Montessori activities are planned in sequences, giving guidance and a programmatic perspective to their use.  In addition, general principles of Montessori education guide the development of activities.  Some of these include the following:

  • Use real life materials that are aesthetically pleasing.
  • Progress from the simple to the complex.
  • Structure materials and procedures so participants will work from left to right, and from top to bottom. 
  • These patterns parallel eye and head movements associated with reading (in Western cultures). 
  • Arrange materials in order from largest to smallest, and from most to least. 
  • Allow learning to progress in a sequence.
  • Ideally, this occurs through observation, followed by recognition, and then through recall or demonstration. 
  • Break down activities into component parts, and practice one component at a time. 
  • Ensure that participants have the physical and cognitive capability to manipulate materials and understand what is required to accomplish a task. 
  • It is important to minimize the risk of failure and maximize the chance of success. 
  • Use as little vocalization as possible when demonstrating activities. 
  • Match your speed of movement to the speed of the participants when presenting activities. 
  • Almost always use slow and deliberate movements, especially when demonstrating an activity. 
  • Make the materials and activities self-correcting. 

For example, if participants are to match a picture (e.g., Butterfly), with a category label (e.g., INSECT), you could put a colored dot, e.g., a red dot, on the back of the category label and a dot of the same color on the back of the picture of the butterfly.  A different colored dot, e.g., green, would go on the back of the pictures for an alternate category label, e.g., MAMMAL, and its corresponding pictures.  Thus, participants could look at the red dot on the back of the INSECT label and see if the back of the picture of a butterfly had a red dot (indicating it was an INSECT).  Similarly, they could look at a green dot on the back of the MAMMAL label as a means of ensuring that they made the correct selection of category for the picture of a dog.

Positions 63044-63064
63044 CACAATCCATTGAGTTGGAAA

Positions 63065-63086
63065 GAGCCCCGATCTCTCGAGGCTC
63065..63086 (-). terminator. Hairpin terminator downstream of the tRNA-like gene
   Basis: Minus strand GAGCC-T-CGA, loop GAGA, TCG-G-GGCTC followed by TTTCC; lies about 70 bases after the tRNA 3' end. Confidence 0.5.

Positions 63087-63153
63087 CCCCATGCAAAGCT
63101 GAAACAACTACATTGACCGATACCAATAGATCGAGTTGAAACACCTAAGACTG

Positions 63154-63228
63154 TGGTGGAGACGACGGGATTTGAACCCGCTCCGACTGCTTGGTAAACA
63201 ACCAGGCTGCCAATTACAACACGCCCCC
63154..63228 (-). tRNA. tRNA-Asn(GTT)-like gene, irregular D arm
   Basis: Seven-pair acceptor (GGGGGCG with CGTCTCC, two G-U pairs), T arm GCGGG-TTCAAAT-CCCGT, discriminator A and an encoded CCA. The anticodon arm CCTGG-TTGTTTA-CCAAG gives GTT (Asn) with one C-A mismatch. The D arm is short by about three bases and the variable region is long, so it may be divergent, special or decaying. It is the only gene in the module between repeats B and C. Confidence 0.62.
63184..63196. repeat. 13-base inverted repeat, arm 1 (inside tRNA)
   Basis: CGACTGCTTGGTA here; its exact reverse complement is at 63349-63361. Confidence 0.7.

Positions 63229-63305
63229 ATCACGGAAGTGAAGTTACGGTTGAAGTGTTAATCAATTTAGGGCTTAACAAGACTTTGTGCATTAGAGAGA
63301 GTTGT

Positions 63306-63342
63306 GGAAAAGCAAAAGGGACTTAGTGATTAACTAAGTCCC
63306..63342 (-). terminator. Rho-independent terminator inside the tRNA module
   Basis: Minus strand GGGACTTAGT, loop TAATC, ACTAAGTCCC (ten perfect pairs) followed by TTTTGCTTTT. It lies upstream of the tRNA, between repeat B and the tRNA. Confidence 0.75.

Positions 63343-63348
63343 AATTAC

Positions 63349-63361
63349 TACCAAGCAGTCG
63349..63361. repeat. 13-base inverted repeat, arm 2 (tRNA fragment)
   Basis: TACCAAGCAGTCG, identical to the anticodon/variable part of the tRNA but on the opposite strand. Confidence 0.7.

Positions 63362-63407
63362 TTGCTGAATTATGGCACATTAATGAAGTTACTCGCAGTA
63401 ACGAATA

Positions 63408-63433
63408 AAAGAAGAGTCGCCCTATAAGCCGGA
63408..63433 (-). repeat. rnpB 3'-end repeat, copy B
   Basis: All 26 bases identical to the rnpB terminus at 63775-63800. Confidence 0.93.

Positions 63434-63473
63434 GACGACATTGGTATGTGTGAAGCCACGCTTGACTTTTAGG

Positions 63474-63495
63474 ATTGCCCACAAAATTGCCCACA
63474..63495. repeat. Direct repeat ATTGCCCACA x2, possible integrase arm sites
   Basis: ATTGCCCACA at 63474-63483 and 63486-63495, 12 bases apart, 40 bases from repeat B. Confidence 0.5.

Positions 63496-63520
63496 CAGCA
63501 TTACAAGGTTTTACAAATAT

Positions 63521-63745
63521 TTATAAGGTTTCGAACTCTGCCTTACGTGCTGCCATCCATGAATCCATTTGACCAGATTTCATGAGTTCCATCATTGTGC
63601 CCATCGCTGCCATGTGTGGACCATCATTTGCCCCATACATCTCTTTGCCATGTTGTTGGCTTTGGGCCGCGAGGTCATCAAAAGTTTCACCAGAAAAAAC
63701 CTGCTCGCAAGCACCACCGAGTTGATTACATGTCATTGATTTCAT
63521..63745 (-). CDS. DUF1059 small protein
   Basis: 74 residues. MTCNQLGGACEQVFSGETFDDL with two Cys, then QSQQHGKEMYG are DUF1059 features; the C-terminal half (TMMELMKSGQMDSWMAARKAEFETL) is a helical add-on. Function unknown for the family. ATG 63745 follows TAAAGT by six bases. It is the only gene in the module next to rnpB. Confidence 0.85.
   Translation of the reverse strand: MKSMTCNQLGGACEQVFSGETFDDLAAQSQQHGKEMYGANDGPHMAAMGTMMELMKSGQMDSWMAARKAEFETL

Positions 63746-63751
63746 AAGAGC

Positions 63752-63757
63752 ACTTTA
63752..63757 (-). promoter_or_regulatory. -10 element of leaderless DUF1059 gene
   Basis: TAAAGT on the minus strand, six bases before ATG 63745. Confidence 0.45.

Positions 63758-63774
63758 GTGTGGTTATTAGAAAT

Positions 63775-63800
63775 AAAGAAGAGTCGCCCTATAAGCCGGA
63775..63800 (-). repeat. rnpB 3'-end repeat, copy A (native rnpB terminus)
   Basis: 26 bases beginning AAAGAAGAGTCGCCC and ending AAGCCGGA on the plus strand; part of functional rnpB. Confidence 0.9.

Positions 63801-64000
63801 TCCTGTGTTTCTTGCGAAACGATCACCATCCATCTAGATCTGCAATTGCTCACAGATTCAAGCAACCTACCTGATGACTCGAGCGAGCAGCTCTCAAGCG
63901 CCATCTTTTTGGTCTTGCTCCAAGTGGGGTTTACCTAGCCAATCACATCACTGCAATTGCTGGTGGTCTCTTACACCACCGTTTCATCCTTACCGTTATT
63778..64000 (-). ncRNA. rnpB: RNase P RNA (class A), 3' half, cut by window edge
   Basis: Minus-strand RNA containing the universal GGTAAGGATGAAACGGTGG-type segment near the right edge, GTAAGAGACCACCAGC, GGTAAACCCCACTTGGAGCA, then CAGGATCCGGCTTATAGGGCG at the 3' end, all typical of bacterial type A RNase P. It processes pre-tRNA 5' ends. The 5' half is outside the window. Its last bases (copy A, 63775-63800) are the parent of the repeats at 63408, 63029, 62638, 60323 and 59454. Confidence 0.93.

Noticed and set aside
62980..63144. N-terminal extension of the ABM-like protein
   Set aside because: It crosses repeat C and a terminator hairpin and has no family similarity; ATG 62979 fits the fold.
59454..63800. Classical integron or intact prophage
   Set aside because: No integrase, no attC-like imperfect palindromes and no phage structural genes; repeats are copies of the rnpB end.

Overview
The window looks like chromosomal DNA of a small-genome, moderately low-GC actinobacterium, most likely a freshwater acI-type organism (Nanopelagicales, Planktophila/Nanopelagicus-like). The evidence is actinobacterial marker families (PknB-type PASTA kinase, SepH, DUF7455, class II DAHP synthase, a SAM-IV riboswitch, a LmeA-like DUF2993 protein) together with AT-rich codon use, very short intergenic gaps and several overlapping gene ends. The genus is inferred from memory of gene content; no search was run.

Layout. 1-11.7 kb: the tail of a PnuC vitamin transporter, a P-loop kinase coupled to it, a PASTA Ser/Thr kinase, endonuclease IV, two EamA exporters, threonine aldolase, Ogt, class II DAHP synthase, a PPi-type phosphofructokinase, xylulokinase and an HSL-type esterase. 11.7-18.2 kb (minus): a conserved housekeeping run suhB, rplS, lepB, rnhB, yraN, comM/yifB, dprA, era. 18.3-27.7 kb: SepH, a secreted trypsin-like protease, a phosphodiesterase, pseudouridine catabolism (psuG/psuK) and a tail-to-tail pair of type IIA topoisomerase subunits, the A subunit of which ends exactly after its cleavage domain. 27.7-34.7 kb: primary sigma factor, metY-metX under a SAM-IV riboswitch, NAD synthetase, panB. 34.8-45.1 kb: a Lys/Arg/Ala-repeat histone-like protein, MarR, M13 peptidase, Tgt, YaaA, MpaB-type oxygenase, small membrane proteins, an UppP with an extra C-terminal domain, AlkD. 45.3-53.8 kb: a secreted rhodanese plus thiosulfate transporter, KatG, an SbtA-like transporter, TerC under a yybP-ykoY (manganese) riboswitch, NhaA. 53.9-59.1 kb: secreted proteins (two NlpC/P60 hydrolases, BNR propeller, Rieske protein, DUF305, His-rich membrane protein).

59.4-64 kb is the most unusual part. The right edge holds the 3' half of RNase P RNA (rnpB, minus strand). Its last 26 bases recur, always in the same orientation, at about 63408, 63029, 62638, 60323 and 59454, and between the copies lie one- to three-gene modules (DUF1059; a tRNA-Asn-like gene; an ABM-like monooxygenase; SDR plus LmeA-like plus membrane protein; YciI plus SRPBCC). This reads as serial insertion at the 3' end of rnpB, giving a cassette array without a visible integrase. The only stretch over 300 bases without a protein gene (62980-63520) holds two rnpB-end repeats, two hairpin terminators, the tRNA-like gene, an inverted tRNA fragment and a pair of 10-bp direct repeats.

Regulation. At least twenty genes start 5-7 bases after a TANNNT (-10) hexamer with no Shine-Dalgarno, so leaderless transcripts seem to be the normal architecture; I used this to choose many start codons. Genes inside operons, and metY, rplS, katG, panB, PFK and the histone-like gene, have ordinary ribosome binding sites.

• Have the participants create something that can be used whenever possible. 

Folding paper can lead to creating figures such as those made in origami classes.  Using a melon scoop can lead to making melon balls eaten for snacks. 

  • Adapt the environment to the needs of the participants. 

For examples, put activities on over-bed tables that adjust in height so that materials can be accessible to persons in wheelchairs.  If participants cannot comfortably reach objects, they cannot demonstrate their true competencies. 

  • Whenever possible, let participants select the activities they will work with. 

In a Montessori classroom, activities are contained on shelves that line the room and children go to the shelves to select materials.  In long-term care settings, where mobility is often a problem, we have created shelves on wheels that can be brought to participants.  Older adults can help select activities, and if they cannot easily pick up a tray and its accompanying materials, the participants can verbally instruct a staff member to bring them materials.

  • Accommodate for vision problems associated with aging and dementia when using labels. 

Use large type (48- or 100 point, for example) and a sans serif font such as Helvetica or Arial.  Also, avoid long sentences by using single words and short phrases.